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Hydrogeology, karst, and groundwater availability of Monroe County, West Virginia

December 14, 2023

Monroe County is in southeastern West Virginia, encompassing an area of 474 square miles. The area consists of karst and siliciclastic aquifers of Ordovician, Silurian, Devonian, and Mississippian age and is in parts of two physiographic provinces: the Valley and Ridge Province to the east of Peters Mountain, and the Appalachian Plateau Province to the west of Peters Mountain. This study was developed in response to inquiries from the Monroe County Commission requesting assessment of the water resources of the county to better understand the quantity of the county’s groundwater resources, for both current [2023] and future demand, and to provide information to support protection and management of the county’s valuable groundwater resources.

Various products were developed for this study that provide knowledge with respect to water availability and contamination susceptibility of the karst aquifers within the county. U.S. Geological Survey (USGS) geologists conducted extensive geologic mapping in support of the project, producing (1) a countywide bedrock geologic map, (2) a countywide hydrogeologic map, and (3) a light detection and ranging (lidar)-derived countywide digital elevation model and associated sinkhole map. A significant part of this work was to map in detail the Greenbrier Group at the formation level, which prior to this study had only partially been completed. The report also includes (4) a description of the lithologic units identified as part of the geologic mapping process.

U.S. Geological Survey hydrologists completed several additional products for the hydrology part of the effort, including development of (1) a countywide potentiometric surface (water-table) map, (2) a countywide base-flow stream assessment, (3) countywide water-budget estimates, (4) well log surveys for 15 wells to better understand subsurface controls on groundwater flow within the study area, (5) two groundwater tracer tests to better refine the groundwater divide from the northern and southern parts of the karst aquifer in Monroe County; and finally, based on all available data collected for the study including the potentiometric surface map, geologic map, current [2023] and legacy fluorometric groundwater tracer tests, and base-flow stream assessments, (6) groundwater-basin delineations were reassessed for principal groundwater basins within the Greenbrier aquifer.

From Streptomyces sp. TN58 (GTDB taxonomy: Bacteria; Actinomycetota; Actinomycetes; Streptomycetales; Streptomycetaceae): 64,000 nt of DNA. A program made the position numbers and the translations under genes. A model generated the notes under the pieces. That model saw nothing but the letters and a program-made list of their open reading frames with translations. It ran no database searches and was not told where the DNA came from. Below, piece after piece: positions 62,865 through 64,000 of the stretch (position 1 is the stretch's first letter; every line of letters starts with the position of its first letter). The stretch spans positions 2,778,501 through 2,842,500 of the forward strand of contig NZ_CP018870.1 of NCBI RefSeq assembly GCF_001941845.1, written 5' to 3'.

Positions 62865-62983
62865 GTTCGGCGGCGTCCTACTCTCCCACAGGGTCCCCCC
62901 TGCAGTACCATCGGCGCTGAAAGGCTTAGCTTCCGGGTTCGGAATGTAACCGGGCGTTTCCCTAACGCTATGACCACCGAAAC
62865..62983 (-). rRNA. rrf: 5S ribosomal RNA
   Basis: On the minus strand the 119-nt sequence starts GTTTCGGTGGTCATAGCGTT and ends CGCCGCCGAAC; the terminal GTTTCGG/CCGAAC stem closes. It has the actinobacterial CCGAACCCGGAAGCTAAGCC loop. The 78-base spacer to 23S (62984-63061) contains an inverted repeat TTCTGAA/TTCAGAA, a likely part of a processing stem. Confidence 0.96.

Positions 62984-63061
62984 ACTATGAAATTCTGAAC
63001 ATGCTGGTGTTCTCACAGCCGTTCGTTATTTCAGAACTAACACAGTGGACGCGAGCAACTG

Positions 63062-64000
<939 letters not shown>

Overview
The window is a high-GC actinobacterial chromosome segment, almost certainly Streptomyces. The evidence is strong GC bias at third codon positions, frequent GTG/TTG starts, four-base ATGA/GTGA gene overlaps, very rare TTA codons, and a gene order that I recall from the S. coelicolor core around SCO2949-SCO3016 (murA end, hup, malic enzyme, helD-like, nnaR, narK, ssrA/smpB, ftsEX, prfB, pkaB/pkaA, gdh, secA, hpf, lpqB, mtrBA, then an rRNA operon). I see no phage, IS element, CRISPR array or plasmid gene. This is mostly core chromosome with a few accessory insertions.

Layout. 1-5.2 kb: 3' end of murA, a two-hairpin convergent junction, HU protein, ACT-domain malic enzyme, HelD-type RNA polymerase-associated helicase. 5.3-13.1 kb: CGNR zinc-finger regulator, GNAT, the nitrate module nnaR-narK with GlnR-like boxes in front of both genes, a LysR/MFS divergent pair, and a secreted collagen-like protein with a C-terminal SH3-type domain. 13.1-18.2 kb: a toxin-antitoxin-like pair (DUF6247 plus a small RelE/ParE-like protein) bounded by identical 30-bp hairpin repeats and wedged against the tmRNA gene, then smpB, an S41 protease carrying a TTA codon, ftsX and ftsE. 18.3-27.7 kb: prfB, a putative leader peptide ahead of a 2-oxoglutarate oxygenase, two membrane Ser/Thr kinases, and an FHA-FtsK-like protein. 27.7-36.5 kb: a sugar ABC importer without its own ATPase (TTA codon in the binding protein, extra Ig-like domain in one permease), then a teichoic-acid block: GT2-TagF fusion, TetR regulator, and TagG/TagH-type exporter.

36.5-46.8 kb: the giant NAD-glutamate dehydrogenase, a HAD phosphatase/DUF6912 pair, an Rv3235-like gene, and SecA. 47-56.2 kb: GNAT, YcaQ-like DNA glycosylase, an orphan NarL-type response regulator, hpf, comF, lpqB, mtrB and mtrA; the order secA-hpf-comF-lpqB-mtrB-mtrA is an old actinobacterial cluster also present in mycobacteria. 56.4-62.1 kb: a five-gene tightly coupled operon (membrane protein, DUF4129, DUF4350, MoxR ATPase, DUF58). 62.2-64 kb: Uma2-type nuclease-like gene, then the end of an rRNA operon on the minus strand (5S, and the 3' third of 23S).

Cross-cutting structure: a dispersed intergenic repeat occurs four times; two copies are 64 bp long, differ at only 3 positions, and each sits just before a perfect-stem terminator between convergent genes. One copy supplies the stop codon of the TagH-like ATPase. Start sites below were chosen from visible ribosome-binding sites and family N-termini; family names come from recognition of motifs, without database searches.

In Monroe County, four principal hydrogeologic settings produce large yields of water for residential, agricultural, and other uses. The most relied upon water-bearing zone with respect to current [2023] public water supply is from springs along Peters Mountain. These springs are derived from intervals of fractured sandstone and resultant alluvial deposits. Groundwater flows downslope through these permeable alluvial deposits and discharges at the contact with less permeable strata, such as the Reedsville Shale. The second most relied upon water-bearing zone in Monroe County is within the karstic Greenbrier Group aquifer, in which the basal Hillsdale Limestone overlies the less permeable Maccrady Shale. This geologic contact between the Hillsdale Limestone and Maccrady Shale is not only targeted as a source of water for agricultural supply but also is targeted as a source of water for residential supply. The third most relied upon water-bearing zone is composed of shallow perched aquifers within the Greenbrier Group. The discontinuous nature of these perched aquifers makes mapping their extent impossible, but they are related to permeable geologic strata, such as karstified limestones with solutionally enhanced permeability that overlies less permeable shale or chert bedrock. During geologic mapping of the county, several of these perched aquifers were documented in the Pickaway, Union, and Alderson Limestones. A fourth zone consists of springs from Ordovician carbonates at the base of Peters Mountain, which are influenced by sinking streams as well as upwelling along faults. In terms of water quantity, the most sustainable springs are those having deeper-sourced flows.

Public supplies are a principal source of water used for residential and commercial supply in the region, accounting for 0.49 million gallons per day (Mgal/d) of fresh-water withdrawals (0.14 Mgal/d of groundwater and 0.35 Mgal/d of surface water) for residential and commercial use and serving 6,645 individuals (49.2 percent of the population). An estimated 6,861 people, (50.8 percent of the population) primarily rely on private wells or other unregulated sources, such as springs, and withdraw 0.55 Mgal/d of groundwater for their residential use. Public water supply in the region is primarily (71.4 percent) derived from springs and augmented by stream withdrawals (backup sources mainly during low-flow periods), with the remaining portion (28.6 percent) derived from groundwater withdrawals from wells. For rural residents, however, 100 percent of their withdrawals are derived from groundwater (wells or springs).

Publication Year 2023
Title Hydrogeology, karst, and groundwater availability of Monroe County, West Virginia
DOI 10.3133/sir20235121
Authors Mark D. Kozar, Daniel H. Doctor, William K. Jones, Nathan Chien, Cheyenne E. Cox, Randall C. Orndorff, David J. Weary, Mitchell R. Weaver, Mitchell A. McAdoo, Mercer Parker
Publication Type Report
Publication Subtype USGS Numbered Series
Series Title Scientific Investigations Report
Series Number 2023-5121
Index ID sir20235121
Record Source USGS Publications Warehouse
USGS Organization Virginia and West Virginia Water Science Center